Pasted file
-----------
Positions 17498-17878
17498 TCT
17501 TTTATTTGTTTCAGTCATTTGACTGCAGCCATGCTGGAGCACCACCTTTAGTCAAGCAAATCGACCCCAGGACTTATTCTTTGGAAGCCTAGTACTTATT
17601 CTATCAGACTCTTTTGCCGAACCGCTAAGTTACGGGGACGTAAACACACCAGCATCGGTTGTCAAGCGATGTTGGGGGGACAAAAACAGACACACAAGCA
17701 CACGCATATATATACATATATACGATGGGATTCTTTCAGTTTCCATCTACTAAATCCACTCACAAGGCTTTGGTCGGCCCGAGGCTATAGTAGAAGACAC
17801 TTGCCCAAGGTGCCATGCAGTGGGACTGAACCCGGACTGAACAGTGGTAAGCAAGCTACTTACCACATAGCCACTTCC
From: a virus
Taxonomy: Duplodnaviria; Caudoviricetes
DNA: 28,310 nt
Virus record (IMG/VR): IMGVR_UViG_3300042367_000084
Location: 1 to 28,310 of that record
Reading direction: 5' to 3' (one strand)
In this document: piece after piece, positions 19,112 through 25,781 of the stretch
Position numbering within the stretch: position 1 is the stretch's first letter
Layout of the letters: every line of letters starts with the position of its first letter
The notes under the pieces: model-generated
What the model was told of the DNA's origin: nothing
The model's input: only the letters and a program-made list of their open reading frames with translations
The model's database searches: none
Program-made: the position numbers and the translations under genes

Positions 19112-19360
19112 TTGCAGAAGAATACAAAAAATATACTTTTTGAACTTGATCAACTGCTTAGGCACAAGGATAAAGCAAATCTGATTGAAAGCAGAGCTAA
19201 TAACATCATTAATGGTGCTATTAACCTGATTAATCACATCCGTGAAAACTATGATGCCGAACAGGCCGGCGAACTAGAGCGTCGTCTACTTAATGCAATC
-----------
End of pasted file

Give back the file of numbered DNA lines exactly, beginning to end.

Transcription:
Positions 17498-17878
17498 TCT
17501 TTTATTTGTTTCAGTCATTTGACTGCAGCCATGCTGGAGCACCACCTTTAGTCAAGCAAATCGACCCCAGGACTTATTCTTTGGAAGCCTAGTACTTATT
17601 CTATCAGACTCTTTTGCCGAACCGCTAAGTTACGGGGACGTAAACACACCAGCATCGGTTGTCAAGCGATGTTGGGGGGACAAAAACAGACACACAAGCA
17701 CACGCATATATATACATATATACGATGGGATTCTTTCAGTTTCCATCTACTAAATCCACTCACAAGGCTTTGGTCGGCCCGAGGCTATAGTAGAAGACAC
17801 TTGCCCAAGGTGCCATGCAGTGGGACTGAACCCGGACTGAACAGTGGTAAGCAAGCTACTTACCACATAGCCACTTCC
From: a virus
Taxonomy: Duplodnaviria; Caudoviricetes
DNA: 28,310 nt
Virus record (IMG/VR): IMGVR_UViG_3300042367_000084
Location: 1 to 28,310 of that record
Reading direction: 5' to 3' (one strand)
In this document: piece after piece, positions 19,112 through 25,781 of the stretch
Position numbering within the stretch: position 1 is the stretch's first letter
Layout of the letters: every line of letters starts with the position of its first letter
The notes under the pieces: model-generated
What the model was told of the DNA's origin: nothing
The model's input: only the letters and a program-made list of their open reading frames with translations
The model's database searches: none
Program-made: the position numbers and the translations under genes

Positions 19112-19360
19112 TTGCAGAAGAATACAAAAAATATACTTTTTGAACTTGATCAACTGCTTAGGCACAAGGATAAAGCAAATCTGATTGAAAGCAGAGCTAA
19201 TAACATCATTAATGGTGCTATTAACCTGATTAATCACATCCGTGAAAACTATGATGCCGAACAGGCCGGCGAACTAGAGCGTCGTCTACTTAATGCAATC